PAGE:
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Watercress (Nasturtium officinale)


blood purifying, menstrual stimulating, digestive, conceiving, antipyretic, purifying, diuretic, laxative, expectorant

Areas of application:

Arthritis, lichen, rash, eczema, dermatitis, chronic skin diseases, for skin blemishes, pimples, blackheads, inflammation of the mouth, oral thrush, swollen gums, bad breath, goiter, catarrh of the respiratory tract, menstrual disorders, fever, jaundice, gout, water retention, for blood purification, Anemia, weakness, liver and gallbladder problems, kidney stones, constipation, hair loss, strengthens the immune system, tuberculosis, headaches, anxiety, hot flashes, rheumatism and gout

Plant parts used:

the whole herb

Collection time:

before flowering

To find:

Occurs in clean, uniformly temperate, flowing waters. Especially at springs and small streams, gathering places that are close to livestock pastures (cows or sheep). Do not collect if the animals have walked in, over, etc.!!!


Vitamin A, B, C, D, E, iodine, glukonasturtin, potassium, iron, arsenic, bitter substances, mustard oil


☕ Tea: Pour a cup (200 milliliters) of hot water over 1 heaped teaspoon of the dried herb and let it steep for about 10 minutes. Then pour or strain through a sieve. Drink warm and in sips.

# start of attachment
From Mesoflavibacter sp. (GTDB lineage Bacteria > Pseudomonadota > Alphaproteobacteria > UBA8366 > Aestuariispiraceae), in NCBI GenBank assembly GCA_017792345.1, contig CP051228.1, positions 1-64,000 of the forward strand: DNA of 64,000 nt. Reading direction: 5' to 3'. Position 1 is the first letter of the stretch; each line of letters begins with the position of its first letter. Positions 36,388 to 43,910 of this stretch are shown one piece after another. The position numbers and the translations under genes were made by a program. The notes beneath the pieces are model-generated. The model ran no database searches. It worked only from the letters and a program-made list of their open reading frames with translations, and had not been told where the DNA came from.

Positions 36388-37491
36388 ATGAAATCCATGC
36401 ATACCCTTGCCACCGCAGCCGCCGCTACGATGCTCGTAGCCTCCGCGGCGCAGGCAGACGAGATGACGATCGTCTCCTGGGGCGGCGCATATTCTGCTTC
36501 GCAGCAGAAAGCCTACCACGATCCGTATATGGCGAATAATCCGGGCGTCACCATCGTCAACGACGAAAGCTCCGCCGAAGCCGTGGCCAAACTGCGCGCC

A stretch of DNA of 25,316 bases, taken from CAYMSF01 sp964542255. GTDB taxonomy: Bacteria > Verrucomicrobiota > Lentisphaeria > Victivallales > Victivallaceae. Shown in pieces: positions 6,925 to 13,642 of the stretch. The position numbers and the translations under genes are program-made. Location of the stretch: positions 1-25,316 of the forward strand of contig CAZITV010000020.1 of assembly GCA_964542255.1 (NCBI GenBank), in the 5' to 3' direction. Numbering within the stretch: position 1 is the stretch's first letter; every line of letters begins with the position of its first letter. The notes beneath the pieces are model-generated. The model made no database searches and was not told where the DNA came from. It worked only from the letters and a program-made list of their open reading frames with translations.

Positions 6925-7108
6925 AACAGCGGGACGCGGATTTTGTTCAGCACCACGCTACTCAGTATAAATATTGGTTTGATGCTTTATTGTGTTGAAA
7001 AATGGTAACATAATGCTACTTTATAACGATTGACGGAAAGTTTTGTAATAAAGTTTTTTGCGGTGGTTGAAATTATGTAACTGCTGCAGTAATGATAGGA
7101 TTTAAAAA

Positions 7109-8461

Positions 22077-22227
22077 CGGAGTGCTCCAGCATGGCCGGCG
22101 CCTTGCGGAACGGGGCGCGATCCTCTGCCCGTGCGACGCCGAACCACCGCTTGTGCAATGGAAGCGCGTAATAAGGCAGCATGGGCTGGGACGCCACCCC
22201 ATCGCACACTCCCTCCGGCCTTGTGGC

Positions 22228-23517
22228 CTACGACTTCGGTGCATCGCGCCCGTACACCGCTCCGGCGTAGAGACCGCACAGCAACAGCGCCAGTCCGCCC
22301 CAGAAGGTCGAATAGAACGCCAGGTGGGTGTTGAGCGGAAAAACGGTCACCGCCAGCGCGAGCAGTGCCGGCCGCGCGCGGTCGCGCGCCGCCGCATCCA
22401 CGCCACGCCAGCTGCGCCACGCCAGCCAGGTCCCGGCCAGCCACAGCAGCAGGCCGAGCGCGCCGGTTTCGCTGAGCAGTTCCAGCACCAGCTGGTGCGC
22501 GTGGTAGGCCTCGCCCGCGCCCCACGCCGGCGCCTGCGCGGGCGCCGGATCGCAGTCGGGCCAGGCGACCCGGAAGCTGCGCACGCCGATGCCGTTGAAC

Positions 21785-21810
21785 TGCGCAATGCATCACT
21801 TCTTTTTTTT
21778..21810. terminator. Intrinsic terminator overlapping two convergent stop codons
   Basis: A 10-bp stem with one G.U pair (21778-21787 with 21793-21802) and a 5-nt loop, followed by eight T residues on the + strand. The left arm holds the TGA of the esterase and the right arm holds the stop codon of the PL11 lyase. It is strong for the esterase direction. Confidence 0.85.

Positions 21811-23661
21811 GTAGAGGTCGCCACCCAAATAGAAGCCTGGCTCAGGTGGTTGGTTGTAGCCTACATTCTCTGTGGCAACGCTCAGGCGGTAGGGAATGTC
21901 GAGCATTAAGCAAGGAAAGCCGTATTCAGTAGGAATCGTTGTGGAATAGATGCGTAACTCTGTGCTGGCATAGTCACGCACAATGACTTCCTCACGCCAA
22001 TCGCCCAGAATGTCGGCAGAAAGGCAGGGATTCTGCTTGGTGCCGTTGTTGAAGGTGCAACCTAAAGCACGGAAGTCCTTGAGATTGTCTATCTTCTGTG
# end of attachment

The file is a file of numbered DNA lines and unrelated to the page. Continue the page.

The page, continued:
Watercress is a wintergreen, herbaceous plant that usually grows in water and is 15 to 80 cm tall. The plant's leaves are compound and consist of 3 to 7 wavy, oval leaflets growing on a central stalk. The spicy, hot leaves have a strong peppery taste. They are 5 to 12.5 cm long. The flowers are located at the top of the stems and are less than 0.5 cm long with four white petals. Watercress fruits are thin, slightly curved, less than 1 inch long and about 1/2 inch wide. They are borne on short stalks and contain 4 rows of small, round seeds.

🛑 Be careful! In rare cases, gastrointestinal problems may occur. Patients with stomach or intestinal ulcers or with inflammatory kidney disease should not use watercress. Watercress should be harvested from clean water sources. Contaminated water can also contaminate the herb.

In the kitchen you can eat the leaves and seeds and use them as a spice or salad garnish.

The ancient medicinal plant, which was mentioned as early as 356 BC, with its pungent taste goes particularly well with raw spinach. Just as good as watercress are nasturtiums and garden cress. The two types of cress also have a spicy taste and are rich in vitamins and minerals.

For a spring cure, eat a few leaves of watercress every day for at least 6 weeks.

Hildegard von Bingen: The watercress is of a warm nature, it is not of much use to people and does not harm them either. But whoever has jaundice or fever, let him steam watercress and eat it warm, and it will cure him.

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